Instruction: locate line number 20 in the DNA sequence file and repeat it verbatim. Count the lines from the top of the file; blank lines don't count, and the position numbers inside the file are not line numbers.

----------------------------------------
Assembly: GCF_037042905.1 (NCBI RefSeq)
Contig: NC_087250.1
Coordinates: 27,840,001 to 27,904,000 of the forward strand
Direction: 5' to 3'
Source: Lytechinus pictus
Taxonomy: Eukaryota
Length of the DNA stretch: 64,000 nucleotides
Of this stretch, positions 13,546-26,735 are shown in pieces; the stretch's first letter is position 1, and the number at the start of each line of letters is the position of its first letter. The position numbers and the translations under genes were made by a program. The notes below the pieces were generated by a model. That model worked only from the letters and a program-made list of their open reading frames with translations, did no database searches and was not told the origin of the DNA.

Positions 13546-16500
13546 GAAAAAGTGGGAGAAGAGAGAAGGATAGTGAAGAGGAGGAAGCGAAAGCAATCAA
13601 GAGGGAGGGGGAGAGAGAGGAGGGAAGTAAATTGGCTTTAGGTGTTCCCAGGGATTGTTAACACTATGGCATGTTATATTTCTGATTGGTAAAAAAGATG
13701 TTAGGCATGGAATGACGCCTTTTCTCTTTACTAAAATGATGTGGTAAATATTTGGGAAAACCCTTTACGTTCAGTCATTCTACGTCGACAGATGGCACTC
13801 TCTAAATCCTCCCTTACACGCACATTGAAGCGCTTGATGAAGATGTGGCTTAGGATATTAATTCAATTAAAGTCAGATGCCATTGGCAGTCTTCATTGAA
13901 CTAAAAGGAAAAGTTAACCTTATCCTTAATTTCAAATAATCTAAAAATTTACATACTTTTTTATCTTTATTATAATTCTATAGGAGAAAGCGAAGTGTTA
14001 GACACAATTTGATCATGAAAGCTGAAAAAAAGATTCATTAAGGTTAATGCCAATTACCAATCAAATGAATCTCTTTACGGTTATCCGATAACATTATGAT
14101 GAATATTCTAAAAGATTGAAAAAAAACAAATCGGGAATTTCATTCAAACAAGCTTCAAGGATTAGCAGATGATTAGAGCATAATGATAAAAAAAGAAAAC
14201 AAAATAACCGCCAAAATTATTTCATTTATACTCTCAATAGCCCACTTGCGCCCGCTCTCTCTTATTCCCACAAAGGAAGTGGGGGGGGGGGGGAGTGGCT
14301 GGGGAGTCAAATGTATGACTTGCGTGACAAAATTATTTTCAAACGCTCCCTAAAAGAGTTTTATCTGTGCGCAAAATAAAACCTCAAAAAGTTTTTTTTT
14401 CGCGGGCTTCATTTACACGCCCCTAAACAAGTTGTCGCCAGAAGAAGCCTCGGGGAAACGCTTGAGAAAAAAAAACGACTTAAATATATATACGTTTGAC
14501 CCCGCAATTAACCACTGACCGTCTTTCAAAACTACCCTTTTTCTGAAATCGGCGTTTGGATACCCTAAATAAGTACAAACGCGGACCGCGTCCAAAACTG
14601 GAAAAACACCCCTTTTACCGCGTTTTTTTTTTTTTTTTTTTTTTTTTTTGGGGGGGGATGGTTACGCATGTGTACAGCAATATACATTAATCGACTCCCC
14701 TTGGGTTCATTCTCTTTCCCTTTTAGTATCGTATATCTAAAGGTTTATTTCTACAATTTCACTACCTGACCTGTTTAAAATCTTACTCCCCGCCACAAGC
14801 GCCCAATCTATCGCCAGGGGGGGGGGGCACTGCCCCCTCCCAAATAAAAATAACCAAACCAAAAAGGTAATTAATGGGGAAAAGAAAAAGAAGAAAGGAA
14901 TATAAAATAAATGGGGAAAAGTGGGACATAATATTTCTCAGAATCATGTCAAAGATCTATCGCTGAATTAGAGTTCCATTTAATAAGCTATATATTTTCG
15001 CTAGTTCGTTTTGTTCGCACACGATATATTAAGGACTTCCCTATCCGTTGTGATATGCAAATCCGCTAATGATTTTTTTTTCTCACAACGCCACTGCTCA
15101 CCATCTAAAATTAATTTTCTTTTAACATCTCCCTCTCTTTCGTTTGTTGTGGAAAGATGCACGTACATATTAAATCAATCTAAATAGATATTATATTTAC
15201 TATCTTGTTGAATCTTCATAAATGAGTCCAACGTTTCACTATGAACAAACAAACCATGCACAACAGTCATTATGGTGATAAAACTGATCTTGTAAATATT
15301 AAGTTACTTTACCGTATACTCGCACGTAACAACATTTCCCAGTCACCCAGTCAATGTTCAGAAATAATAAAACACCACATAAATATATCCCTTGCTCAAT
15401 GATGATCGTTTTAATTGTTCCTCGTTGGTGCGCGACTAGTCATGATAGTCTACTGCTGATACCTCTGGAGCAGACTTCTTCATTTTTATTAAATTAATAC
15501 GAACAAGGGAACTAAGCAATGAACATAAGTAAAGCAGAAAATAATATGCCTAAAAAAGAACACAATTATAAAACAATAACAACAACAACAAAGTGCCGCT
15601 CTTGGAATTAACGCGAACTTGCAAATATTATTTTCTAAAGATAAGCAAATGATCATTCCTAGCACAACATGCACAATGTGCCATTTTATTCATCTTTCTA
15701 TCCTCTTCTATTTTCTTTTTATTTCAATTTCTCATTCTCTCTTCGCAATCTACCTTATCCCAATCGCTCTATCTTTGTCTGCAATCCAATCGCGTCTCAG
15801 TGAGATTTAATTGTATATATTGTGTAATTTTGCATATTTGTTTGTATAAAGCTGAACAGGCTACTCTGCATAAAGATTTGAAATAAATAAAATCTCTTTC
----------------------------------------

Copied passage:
14501 CCCGCAATTAACCACTGACCGTCTTTCAAAACTACCCTTTTTCTGAAATCGGCGTTTGGATACCCTAAATAAGTACAAACGCGGACCGCGTCCAAAACTG